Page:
“On board the Onyx you are relatively safe,” Mary replied. “We are in a controlled environment. Should anything threaten you here, all possible suspects are likely to be on board, either as perpetrators or accessories to any villainy. But once at Lough Derg, people may come and go with much more stealth. You will have to spend your life within the protective walls of the Patrician Palace, which is being prepared for your safe residency. Your ladies-in-waiting have already arrived there and are decorating your apartments, so that all you will need to do when you arrive is walk in and assume occupancy. But bear in mind, it will always be dangerous for you outside of those walls.”

“There is only one island on that drowned little world? No other land?”

“The island is large enough for your palace, a monastery of our St. Patrick, three good-sized cities, adequate cropland, a large freshwater lake, and a spaceport—with all the luxuries and infamies that generally accompany spaceports.”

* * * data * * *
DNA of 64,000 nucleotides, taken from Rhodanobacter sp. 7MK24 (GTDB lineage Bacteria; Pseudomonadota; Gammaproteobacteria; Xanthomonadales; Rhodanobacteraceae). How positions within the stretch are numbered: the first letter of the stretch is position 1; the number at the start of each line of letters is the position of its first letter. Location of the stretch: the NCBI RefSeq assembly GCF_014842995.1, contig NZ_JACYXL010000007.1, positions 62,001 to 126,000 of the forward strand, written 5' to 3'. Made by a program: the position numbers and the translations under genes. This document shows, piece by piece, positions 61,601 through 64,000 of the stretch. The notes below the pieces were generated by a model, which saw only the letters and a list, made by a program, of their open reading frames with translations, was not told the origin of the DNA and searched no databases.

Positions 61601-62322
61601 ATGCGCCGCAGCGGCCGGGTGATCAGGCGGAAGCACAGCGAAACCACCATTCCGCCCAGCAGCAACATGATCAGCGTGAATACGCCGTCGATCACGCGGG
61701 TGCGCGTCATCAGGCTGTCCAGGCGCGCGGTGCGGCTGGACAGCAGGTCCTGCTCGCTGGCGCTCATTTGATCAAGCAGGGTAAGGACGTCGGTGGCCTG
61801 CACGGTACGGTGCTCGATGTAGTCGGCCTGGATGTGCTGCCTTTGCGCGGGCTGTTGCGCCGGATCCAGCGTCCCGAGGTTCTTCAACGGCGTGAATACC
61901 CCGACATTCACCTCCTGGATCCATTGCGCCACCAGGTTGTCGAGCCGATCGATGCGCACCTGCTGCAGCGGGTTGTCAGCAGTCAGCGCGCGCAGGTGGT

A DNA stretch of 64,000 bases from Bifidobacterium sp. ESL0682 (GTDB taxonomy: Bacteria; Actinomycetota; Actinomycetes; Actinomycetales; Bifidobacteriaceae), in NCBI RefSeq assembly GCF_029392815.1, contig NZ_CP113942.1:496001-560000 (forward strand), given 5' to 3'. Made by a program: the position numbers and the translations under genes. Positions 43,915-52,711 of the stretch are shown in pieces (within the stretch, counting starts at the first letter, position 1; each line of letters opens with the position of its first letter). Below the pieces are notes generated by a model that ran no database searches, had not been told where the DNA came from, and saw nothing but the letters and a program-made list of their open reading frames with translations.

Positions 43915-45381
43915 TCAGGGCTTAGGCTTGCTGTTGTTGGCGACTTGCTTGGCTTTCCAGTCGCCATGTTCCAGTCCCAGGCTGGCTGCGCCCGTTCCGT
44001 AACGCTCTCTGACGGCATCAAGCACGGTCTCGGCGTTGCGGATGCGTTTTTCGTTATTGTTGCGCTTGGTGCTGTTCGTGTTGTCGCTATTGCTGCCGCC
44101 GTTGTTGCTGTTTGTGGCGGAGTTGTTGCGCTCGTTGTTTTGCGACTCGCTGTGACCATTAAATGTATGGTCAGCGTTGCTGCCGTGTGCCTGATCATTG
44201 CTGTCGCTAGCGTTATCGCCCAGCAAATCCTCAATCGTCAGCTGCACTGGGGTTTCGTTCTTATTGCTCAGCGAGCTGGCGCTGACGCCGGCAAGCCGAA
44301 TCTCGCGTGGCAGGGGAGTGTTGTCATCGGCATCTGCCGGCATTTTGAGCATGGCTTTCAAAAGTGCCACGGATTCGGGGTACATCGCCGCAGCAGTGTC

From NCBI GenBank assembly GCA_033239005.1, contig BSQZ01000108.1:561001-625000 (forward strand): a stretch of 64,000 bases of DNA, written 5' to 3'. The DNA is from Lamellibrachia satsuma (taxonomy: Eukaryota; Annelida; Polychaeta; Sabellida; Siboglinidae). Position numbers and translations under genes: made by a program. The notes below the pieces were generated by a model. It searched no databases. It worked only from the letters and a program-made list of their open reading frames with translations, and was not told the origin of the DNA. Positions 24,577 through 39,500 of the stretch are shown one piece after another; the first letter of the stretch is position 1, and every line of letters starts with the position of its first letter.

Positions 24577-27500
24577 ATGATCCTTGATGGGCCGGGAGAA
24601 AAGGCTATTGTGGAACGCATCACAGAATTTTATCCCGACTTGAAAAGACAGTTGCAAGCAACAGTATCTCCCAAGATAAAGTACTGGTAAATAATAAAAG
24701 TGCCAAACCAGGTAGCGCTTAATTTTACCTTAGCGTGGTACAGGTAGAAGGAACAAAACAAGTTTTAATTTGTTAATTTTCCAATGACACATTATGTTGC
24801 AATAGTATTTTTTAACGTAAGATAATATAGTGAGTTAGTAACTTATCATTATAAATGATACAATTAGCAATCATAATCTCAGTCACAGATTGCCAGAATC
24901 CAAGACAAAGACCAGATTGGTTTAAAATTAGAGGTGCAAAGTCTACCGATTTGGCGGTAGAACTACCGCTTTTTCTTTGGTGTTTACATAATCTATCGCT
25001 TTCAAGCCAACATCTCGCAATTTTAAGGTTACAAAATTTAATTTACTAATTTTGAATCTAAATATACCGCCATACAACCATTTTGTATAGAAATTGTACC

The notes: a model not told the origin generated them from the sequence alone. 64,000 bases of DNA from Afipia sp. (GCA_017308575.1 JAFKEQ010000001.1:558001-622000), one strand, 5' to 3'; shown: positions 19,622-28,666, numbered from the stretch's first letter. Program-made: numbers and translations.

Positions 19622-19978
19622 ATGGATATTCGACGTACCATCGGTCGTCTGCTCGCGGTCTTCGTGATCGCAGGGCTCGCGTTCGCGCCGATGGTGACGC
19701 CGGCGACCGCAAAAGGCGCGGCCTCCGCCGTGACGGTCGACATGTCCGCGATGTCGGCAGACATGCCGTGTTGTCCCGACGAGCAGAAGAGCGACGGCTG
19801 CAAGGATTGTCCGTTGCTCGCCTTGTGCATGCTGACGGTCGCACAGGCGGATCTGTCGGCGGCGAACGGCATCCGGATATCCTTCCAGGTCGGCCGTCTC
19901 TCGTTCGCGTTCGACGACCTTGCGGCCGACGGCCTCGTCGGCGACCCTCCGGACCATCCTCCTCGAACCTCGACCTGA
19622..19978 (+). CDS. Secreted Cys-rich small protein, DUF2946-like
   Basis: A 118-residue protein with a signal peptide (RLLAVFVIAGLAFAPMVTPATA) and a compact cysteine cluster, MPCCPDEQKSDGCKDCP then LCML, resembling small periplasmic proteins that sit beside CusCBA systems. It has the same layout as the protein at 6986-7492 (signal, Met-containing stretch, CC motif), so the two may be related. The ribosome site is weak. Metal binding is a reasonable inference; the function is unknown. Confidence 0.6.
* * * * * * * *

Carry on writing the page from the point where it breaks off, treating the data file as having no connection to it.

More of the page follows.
“My son chose my exile well,” Rigel noted. “You know, Torin and I once got along magnificently. But he has allowed his ambition to veto my counsel. We are rivals now.” She looked at Mary. “You aren’t even asking me about the rumors?”

“Rumors are of questionable intelligence value,” Mary stated. “I do not put my trust in the unsubstantiated.”

“So, you have heard the rumors.”

“I was fully briefed for my assignment,” Mary replied. “Knowing the Sri’Quisian gossip could give me insight into the motivations of those who might plot to harm you. And keeping you from harm is my job.”

“Do you want to know if any of them are true? The rumors?”

“It does not matter to my position, if the rumors are true or not. Therefore, I do not need to know if they are true or not. I do not dally in supposition.”